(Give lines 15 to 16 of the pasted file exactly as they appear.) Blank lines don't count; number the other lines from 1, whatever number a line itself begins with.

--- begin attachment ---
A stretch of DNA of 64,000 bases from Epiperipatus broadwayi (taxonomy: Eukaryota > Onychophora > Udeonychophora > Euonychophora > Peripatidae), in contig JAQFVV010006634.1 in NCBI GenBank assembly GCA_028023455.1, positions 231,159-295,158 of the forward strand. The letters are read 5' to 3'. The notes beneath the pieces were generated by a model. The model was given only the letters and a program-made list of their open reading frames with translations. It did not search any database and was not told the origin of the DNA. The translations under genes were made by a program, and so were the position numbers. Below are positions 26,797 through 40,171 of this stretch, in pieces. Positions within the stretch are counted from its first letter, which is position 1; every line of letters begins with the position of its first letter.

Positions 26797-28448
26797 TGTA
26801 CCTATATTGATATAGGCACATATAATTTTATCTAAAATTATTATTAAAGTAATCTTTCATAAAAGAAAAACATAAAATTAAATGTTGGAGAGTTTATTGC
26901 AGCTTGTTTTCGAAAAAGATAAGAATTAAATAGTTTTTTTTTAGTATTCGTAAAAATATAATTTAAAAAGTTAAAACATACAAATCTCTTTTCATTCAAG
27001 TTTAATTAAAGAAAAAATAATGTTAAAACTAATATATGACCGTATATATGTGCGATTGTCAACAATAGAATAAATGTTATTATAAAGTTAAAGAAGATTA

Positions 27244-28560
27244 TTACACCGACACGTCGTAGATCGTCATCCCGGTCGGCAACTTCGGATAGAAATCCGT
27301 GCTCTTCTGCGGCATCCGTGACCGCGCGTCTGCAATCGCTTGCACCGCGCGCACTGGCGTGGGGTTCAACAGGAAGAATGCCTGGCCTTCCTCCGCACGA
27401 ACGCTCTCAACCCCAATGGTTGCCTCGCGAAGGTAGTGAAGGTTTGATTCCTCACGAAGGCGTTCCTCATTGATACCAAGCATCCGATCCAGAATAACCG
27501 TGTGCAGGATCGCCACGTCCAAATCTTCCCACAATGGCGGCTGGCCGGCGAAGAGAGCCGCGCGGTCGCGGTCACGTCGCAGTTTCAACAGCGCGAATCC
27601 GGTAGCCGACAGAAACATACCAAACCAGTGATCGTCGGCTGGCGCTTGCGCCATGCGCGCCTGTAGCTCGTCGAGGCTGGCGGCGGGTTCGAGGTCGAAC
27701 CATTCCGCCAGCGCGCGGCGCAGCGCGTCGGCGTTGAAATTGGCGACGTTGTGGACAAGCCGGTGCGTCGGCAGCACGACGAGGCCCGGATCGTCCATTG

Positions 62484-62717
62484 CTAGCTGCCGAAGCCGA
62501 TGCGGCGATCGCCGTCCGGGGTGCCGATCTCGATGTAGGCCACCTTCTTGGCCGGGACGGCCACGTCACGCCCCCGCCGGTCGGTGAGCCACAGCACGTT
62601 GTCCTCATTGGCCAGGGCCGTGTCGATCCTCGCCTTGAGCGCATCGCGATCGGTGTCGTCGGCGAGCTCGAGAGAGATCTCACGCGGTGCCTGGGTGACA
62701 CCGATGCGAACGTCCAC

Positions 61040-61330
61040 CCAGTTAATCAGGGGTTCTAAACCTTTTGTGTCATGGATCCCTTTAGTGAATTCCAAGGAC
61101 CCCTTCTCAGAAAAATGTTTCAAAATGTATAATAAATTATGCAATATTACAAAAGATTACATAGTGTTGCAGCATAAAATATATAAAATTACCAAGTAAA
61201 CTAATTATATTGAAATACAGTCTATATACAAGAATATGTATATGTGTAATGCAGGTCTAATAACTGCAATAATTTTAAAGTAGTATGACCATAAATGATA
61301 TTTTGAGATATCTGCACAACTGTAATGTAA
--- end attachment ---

62484 CTAGCTGCCGAAGCCGA
62501 TGCGGCGATCGCCGTCCGGGGTGCCGATCTCGATGTAGGCCACCTTCTTGGCCGGGACGGCCACGTCACGCCCCCGCCGGTCGGTGAGCCACAGCACGTT